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Melding Cultures: No Easy Task When Companies Marry
In a merger, you need shared values, the right vibes, and financial incentives to make it work

The first of a two-part series

When the folks at Razorfish started talking with Plastic about buying the San Francisco company last year, everyone had a gut feeling it would work: "Their people's hair was dyed green. Ours' was dyed yellow," marvels Len Sellers, a 53-year-old journalism professor who started Plastic, which created Web sites and online activities for companies. They shared tastes in office colors, too: "We have orange desks. They have orange doorjambs," says Sellers. Razorfish's reaction was equally effusive: "These guys are exactly like us. We love them. We want to be with them," says Chief Executive Officer Jeffrey Dachis.

At a time when corporate behemoths are glomming together, small companies -- especially those in the high-tech and Internet fields -- are jumping on the merger-and-acquisition bandwagon, too. In fact, Razorfish, which helps companies develop Internet and other digital services, is something of a poster company for small-business linkups: Plastic was the third of six companies Razorfish acquired last year. A seventh deal closed in January, and another is in the pipeline.

Small-company linkups share some of the same rationale as the megamergers -- to expand into a new region or area of expertise or to achieve economies of scale. But there's an important difference: Unlike large companies, which often see mergers as the perfect time to slash staff, small businesses often use these deals as a way to get a productive team of experts faster -- and for less money than it would cost to hire them piecemeal. And that can be a matter of survival for aggressive little companies such as Razorfish once they take on big, international clients -- especially in the current tight job market. "I'm not getting big to get big," says Dachis. "When [discount brokerage Charles] Schwab comes to us, I need bodies. And they have to be amazing bodies."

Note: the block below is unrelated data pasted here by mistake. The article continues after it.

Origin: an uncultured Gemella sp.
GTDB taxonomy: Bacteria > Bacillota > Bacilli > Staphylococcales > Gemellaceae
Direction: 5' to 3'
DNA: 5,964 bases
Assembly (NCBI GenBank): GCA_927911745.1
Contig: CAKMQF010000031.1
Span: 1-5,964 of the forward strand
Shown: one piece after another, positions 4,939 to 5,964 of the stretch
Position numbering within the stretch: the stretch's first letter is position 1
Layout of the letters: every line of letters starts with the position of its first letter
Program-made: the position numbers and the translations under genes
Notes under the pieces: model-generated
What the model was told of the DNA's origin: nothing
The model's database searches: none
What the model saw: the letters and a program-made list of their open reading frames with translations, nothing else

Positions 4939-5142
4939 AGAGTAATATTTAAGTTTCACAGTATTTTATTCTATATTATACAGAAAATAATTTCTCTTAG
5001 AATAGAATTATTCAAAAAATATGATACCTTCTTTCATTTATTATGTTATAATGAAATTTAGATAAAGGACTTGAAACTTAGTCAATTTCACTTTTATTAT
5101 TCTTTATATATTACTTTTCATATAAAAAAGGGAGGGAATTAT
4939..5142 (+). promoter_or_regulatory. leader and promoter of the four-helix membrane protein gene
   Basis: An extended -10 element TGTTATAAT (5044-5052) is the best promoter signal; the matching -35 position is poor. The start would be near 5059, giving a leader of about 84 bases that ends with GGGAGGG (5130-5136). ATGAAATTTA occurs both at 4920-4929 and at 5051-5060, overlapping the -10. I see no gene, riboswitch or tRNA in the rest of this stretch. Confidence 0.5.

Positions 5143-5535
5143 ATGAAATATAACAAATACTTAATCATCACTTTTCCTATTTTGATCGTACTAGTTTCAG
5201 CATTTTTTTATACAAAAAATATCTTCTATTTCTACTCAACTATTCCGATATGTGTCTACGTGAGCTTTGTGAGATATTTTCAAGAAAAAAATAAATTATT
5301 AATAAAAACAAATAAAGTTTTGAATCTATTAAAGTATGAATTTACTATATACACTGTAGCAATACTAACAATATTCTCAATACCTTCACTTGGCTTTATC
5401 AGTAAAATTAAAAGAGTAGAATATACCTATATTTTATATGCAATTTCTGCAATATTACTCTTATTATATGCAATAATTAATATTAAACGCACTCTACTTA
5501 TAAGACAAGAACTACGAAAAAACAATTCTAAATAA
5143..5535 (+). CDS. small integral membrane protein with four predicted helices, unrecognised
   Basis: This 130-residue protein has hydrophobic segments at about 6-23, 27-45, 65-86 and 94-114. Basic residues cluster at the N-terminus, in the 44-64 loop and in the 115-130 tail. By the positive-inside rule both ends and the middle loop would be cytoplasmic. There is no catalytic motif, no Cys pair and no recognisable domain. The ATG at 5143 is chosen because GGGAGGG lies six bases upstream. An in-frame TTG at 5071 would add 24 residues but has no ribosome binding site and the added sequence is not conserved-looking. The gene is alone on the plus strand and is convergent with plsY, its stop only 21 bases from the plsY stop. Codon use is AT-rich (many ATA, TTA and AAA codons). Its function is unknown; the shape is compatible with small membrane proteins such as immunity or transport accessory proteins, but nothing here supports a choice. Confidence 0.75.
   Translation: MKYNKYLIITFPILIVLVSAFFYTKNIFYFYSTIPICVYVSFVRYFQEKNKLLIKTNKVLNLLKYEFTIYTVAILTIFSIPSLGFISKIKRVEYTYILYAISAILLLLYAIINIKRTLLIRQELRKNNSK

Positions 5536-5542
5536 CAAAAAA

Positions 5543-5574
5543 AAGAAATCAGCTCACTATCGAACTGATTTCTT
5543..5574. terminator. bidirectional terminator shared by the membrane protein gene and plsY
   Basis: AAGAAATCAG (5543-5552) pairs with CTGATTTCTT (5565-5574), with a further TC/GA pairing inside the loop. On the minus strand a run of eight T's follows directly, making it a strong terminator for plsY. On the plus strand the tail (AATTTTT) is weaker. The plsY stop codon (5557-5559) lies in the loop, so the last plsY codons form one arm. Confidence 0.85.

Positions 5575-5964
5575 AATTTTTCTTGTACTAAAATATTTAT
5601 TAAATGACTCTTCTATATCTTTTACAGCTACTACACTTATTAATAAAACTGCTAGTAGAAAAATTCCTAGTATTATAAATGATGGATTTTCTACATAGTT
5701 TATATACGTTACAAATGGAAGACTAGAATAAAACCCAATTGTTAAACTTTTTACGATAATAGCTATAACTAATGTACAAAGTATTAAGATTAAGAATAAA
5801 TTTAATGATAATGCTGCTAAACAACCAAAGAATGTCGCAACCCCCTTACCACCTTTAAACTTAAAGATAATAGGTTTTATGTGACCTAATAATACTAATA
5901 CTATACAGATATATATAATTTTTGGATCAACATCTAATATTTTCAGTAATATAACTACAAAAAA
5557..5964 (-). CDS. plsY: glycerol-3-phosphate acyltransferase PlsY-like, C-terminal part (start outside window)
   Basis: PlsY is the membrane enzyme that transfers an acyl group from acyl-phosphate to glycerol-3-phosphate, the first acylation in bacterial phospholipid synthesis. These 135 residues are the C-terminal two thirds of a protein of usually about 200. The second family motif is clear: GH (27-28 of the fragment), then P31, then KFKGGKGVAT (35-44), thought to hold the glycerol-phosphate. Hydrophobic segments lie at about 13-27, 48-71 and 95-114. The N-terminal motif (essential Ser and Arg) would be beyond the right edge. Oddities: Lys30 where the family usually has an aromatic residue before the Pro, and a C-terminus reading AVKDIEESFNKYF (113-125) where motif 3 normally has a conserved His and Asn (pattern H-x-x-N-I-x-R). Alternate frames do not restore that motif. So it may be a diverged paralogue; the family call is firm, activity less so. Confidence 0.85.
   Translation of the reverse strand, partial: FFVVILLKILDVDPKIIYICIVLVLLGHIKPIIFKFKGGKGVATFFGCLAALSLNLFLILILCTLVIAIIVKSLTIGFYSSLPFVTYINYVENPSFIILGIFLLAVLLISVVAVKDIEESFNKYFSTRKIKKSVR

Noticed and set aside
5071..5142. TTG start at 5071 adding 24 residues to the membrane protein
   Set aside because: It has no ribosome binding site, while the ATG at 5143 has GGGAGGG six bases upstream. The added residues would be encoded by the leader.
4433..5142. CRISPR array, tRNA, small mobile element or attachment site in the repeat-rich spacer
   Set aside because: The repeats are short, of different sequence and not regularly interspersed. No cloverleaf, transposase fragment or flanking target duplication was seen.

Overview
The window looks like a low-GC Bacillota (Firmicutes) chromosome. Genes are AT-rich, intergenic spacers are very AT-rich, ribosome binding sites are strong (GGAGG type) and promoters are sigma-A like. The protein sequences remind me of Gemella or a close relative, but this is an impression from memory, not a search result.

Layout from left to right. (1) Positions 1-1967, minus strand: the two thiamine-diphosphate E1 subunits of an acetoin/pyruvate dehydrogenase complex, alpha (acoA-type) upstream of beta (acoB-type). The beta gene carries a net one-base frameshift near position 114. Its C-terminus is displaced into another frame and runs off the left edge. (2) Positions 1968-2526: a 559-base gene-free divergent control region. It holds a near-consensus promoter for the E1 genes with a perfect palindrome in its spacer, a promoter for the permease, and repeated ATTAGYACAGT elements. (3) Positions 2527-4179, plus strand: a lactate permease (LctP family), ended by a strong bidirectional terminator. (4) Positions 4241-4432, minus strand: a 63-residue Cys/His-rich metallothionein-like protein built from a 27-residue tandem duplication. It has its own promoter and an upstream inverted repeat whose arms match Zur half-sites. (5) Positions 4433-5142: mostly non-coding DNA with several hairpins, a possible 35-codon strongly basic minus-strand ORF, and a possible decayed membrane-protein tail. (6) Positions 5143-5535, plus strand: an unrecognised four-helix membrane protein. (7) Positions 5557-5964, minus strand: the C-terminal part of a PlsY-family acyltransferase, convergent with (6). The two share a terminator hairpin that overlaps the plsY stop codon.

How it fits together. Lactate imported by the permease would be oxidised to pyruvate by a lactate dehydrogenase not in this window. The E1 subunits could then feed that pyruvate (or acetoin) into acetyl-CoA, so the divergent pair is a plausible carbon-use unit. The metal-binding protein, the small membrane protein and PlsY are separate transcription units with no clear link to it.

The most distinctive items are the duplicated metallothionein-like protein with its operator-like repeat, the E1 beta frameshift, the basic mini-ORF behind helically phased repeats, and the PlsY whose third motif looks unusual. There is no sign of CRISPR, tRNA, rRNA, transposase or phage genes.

BIG SAVINGS. Consider the Plastic purchase. It gave New York-based Razorfish a San Francisco presence. And the company estimates that the linkup saved it months and hundreds of thousands of dollars. For one thing, "recruiting takes a lot of time," says Craig Kanarick, Razorfish's chief scientist. And headhunters typically charge about 30% of a recruit's first-year salary. Not only that, starting a San Francisco office from scratch would have tied up key New York employees for months, he says, leaving that office shorthanded. Buying Plastic gave the company a productive team from the start. That's because the two companies shared expertise in certain programs, such as Microsoft's NetShow, which makes it possible to bring sound and video to static Web pages. They also had clients in similar businesses, such as media.

Still, melding two corporate cultures is no easy task. And when the goal is to acquire staff, the stakes become higher: If people jump ship en masse, the point of the merger may be moot. That's one reason Sellers and Dachis scrutinized each other down to such telling details as hair and office color.